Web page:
Greg April 3, 2009 6:47 AM

@Martin and Mortal’s chiefest enemy

DNA is far less simple than “probability of a match ” or 3/40 chance of a match at a loci.

First different loci have different numbers of alleles. So some may have 2 other 20. And second it depends on race. Your ethnic background can make a huge difference.

Finally we are in fact all related.

This may sound stupid but its a fact at it totally changes the statistics. First the frequency of alleles can vary wildly. ie some my have a 90% prevalence in a population, then a match is hardly the same as a match with a 1 in 10 prevalence. This is all well know stuff from population genetics.

Assuming “randomness” is a approximation only. The true probability of a match of 2 randomly drawn individuals will be vastly lower.

Last but not least. DNA fingerprinting and old fashion fingerprinting for that matter are not designed to work with nation wide database. They have been designed to work with a small list of suspects. So when a cop suggested a DNA database, its another case of the wrong tool for the wrong job.

For a recent historic example, look at bullet metallurgical forensics recently debunked in the US. (wrong tool, wrong job)

Caleb Jones April 3, 2009 9:38 AM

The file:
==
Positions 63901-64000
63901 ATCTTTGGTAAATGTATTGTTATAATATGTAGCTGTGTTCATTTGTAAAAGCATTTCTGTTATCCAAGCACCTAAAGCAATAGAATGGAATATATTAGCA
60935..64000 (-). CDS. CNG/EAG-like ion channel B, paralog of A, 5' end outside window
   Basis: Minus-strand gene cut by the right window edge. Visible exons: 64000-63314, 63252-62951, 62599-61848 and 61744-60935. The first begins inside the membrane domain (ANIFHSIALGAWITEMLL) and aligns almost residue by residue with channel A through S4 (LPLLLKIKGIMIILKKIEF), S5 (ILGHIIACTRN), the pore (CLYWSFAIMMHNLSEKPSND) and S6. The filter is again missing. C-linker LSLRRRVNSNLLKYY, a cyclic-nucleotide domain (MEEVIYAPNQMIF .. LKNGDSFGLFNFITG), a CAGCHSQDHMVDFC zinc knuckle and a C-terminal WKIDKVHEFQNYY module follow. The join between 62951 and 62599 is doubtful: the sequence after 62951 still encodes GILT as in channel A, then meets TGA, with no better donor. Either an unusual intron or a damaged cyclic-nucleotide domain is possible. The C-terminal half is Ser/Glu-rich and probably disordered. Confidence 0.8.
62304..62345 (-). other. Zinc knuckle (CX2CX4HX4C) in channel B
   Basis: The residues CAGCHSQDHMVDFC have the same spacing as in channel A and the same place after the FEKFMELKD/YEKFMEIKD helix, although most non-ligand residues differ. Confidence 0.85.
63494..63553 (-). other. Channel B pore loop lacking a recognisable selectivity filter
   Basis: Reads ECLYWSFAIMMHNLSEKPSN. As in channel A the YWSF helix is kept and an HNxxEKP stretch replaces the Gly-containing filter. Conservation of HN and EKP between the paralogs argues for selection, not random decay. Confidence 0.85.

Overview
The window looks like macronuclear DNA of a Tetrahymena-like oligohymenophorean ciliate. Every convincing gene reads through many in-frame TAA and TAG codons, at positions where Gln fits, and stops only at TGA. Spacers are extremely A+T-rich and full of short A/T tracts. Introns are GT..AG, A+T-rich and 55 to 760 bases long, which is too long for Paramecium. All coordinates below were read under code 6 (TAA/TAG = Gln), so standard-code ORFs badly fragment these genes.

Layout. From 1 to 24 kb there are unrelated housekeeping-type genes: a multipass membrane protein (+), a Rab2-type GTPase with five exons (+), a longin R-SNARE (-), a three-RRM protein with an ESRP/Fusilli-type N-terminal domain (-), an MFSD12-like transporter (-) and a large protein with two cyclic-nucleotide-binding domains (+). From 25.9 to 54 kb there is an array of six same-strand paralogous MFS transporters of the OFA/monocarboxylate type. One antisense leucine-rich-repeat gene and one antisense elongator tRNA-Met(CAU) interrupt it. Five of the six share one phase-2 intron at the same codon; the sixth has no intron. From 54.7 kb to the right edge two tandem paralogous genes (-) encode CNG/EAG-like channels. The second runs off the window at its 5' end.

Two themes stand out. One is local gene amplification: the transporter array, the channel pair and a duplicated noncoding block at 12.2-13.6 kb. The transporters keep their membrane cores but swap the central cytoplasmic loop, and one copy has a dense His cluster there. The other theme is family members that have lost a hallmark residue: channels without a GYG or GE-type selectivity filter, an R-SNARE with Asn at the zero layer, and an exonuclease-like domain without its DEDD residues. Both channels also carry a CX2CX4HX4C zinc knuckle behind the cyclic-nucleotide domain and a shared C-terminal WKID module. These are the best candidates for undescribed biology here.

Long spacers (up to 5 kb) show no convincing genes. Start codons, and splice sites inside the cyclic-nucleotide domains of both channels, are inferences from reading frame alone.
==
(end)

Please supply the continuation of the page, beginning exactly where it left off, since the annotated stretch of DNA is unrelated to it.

NPR had a really interesting interview with Barry A.J. Fisher, Crime Laboratory Director at Los Angeles Sheriff’s Department, and Constantine Gatsonis, Co-Chair on the Committee on Identifying the Needs of the Forensic Science Community at the National Academy of Sciences. They discussed a report released by the National Academy of Sciences which called for the creation of an independent government agency to research and certify forensic techniques.


Man, I love Science Friday!

Pete Austin April 3, 2009 10:15 AM

What else were the swabs contaminated with? I hope no gun owners work at the factory.

scramasax April 3, 2009 11:01 AM

Would it not make more sense to do
some QA on the swabs. Like maybe do a
DNA test on a random sample of swabs
in each batch to check for DNA

They did test with other swabs of the same batch but the contaminated one were rare enough that none of them were used in the test and some of them were used in the real procedure.

Fredrik April 3, 2009 11:24 AM

“This story could be used as justification for a massive DNA database.”

I usually enjoy reading your blog and your clever comments. But I don’t believe this is very well thought through. I wouldn’t want to be in the workers place when the cops come busting in, very certain they are arresting a murderer… As GermanGuy already said, this shows the dangers of this kind of databases.